After Harm: Medical Error and the Ethics of ForgivenessBMJ 2005; 331 doi: https://doi.org/10.1136/bmj.331.7528.1343 (Published 01 December 2005) Cite this as: BMJ 2005;331:1343
- Farr A Curlin, assistant professor (firstname.lastname@example.org)
- section of general internal medicine and the MacLean Center for Clinical Medical Ethics, University of Chicago
The title of the US Institute of Medicine's 1999 report, “To Err is Human,” truncates a well known aphorism, “To err is human; to forgive, divine.” In After Harm, Medical Error and the Ethics of Forgiveness Nancy Berlinger notes that the omission of the second clause symbolises the way modern health care has, in its preoccupation with preventing medical error, neglected the moral obligations that follow from the errors that human agents inevitably commit. In a laudable effort to address the imbalance, Berlinger applies a “religious studies perspective” to describe the words and actions that make forgiveness possible after medical harm.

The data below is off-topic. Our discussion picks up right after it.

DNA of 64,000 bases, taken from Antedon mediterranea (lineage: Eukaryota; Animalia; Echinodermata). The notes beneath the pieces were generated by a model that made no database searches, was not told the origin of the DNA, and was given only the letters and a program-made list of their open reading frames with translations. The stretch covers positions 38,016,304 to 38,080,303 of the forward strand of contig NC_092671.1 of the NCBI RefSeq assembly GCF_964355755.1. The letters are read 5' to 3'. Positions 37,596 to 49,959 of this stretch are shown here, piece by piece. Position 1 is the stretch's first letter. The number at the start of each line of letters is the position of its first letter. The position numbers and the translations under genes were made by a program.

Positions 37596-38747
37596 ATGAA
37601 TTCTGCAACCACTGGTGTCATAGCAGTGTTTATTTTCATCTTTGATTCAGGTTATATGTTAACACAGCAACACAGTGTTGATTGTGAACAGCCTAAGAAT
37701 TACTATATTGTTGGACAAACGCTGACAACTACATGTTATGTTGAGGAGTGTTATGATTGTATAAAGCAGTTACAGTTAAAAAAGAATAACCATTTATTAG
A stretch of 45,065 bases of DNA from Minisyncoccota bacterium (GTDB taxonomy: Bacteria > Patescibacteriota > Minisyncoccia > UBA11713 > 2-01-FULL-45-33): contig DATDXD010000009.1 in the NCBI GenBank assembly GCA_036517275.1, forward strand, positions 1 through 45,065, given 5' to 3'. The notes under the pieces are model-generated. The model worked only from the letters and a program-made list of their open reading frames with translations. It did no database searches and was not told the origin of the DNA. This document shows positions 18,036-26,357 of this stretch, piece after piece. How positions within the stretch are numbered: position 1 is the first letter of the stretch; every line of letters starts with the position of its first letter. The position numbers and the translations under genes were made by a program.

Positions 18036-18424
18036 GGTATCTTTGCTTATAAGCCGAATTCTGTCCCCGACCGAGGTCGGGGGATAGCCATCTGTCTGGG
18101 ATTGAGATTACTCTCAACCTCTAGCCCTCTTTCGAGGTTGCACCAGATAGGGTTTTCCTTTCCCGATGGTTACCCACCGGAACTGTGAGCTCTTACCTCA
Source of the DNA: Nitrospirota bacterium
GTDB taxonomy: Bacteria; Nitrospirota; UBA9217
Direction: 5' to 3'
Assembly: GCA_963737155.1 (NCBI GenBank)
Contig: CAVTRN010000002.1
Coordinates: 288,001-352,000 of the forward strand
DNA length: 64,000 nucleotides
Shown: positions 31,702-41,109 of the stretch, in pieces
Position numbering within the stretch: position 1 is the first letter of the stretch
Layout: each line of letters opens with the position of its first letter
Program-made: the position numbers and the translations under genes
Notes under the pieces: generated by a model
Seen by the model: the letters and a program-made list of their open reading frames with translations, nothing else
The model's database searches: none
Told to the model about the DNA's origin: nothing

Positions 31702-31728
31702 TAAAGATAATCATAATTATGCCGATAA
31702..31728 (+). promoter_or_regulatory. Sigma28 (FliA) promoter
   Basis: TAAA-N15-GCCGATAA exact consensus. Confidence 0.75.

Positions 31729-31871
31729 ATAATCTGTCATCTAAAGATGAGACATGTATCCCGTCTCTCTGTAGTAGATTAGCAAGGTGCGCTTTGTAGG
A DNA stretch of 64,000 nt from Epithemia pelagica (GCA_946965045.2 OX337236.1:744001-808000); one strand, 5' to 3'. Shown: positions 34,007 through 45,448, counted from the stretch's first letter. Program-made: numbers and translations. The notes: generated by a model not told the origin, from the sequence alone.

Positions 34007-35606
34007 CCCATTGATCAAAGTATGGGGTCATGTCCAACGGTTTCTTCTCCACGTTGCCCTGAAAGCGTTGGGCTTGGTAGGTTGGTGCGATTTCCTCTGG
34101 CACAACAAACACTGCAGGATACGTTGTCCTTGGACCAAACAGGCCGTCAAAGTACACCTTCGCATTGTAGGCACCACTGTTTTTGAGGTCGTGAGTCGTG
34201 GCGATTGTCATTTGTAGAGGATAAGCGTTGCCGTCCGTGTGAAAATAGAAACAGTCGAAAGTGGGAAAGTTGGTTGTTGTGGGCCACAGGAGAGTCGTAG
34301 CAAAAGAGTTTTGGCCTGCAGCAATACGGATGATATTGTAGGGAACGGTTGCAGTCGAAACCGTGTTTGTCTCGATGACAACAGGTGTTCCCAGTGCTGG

Before harms can be addressed they must first be disclosed. In a turn that initially seems paradoxical, Berlinger commends the norm of disclosure by appropriating the German pastor Dietrich Bonhoeffer's theological justification for lying to his Nazi interrogators in the period before his eventual execution. Bonhoeffer was repulsed by Immanuel Kant's notion that lying, on principle, is not justifiable even to defend the innocent from evil. Against Kant, Bonhoeffer argued that our moral obligations can never be reduced to anything less …
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